‘Being A Mother Bores Me,’ Admits Journalist Julie Cook – Let’s Thank This Woman For Her Honesty
“I didn’t know until I had my son — and found myself forcibly immersed in this world of play dates and parenting talk — how much I actively dislike children.”
This candid admission comes from 31-year-old journalist Julie Cook – mother to a boy named Alex – who has written a just-published piece for the Daily Mail called “I Love My Son, But Being A Mother Bores Me.” If we’ve learned anything from TIME magazine’s scandalous breastfeeding cover or The Atlantic‘s bold-faced assertion that women can’t have it all, it’s that publishers love a good Mommy War. Cook’s latest piece will stir up yet another controversy – mark my words.
I can see it now: the legions of critics who will devour Cook for admitting she’s uninterested in motherhood (some will say she doesn’t deserve to be a mom) vs. the supporters who will praise this woman for her brazen honesty. Personally, I fall into the latter camp. That’s because I believe her sentiments are way more common than you’d think. Actually, the only difference between Cook and probably 50 percent of mothers out there is that Cook had the nerve to share her thoughts in a national newspaper.
For those who haven’t read the piece, here’s a little sampling of what’s in store:
“I vowed I would not have another child: not because I feared birth or the first three horrific months where the tiredness could drive me to tears standing in a supermarket queue, but because it was only through experiencing it that I was made aware of how uninterested I am in motherhood.”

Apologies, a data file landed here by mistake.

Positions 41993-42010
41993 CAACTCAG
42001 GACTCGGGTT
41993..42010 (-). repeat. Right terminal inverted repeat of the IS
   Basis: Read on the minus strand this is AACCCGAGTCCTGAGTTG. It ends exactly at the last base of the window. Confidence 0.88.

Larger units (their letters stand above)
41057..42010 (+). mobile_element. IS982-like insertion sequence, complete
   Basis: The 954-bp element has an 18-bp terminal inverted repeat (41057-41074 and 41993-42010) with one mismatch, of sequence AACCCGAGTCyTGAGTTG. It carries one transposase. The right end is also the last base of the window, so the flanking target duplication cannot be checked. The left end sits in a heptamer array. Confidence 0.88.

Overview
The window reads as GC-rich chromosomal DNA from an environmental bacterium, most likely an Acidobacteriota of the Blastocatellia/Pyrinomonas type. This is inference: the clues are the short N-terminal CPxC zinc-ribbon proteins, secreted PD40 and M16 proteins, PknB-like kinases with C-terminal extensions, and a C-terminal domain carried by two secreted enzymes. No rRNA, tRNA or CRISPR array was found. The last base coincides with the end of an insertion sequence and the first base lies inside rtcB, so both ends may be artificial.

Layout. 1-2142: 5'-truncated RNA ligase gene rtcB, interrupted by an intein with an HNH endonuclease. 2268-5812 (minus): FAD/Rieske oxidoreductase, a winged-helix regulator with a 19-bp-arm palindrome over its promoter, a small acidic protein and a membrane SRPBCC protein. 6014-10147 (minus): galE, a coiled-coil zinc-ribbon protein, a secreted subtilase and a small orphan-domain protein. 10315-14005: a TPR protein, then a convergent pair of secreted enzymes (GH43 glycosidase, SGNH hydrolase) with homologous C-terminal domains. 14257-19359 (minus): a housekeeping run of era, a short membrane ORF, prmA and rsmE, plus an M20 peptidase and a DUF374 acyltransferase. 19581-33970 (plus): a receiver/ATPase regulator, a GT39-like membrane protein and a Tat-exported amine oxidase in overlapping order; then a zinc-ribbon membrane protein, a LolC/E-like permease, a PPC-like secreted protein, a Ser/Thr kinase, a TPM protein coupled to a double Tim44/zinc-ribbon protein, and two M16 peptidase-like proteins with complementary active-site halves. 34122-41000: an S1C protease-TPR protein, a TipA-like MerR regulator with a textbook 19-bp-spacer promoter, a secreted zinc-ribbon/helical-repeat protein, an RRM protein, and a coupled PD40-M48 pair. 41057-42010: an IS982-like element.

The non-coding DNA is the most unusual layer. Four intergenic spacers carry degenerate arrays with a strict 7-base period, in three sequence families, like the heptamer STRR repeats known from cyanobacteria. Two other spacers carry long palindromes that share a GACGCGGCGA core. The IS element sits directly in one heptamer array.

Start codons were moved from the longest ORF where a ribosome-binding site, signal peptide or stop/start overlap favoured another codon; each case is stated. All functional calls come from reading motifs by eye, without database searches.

“I suddenly realized…I’d joined a club I didn’t really want to be a part of.”
“If I saw ‘mum friends’ coming towards me with their buggies, I’d turn mine 180 degrees quick smart and head in the other direction, desperate not to spend another mindless hour talking about the inanities of having a child. I didn’t feel the need to bill and coo over their offspring — having a child was exhausting enough without having to further exhaust myself pretending to be interested in a subject I found, frankly, dull.”
Many of Cook’s feelings are foreign to me personally; others are so bang on, it’s as if she’s read the secret diary in my head. It seems her friends feel the same way (some of them do, anyway). Cook describes how she confided in some girlfriends, telling them she finds motherhood to be a bore. Their eyes would widen in shock, she explains, until they’d have a couple glasses of wine and nod their heads in agreement, “guilt streaking their faces.”
“I miss my old life, the office, my colleagues. I’ve got no interest in kids at all — except my own, of course, but even that bores me sometimes,” admitted one friend. Others weren’t so understanding. As Cook describes, “[They’d] look at me with utter contempt or horror. Their lives seemed to revolve around little Jacob’s swimming lessons or Harriet’s art classes.”
Whether or not we agree with Cook, I think we should be thanking this woman for telling it like it is. The only part that irks me is that her little boy, Alex, will grow up and read this piece one day. That said, there is no question that he is very much wanted and loved. In fact, Cook sounds like a really good mom, which just goes to show that loving your child and feeling bored by motherhood aren’t mutually exclusive.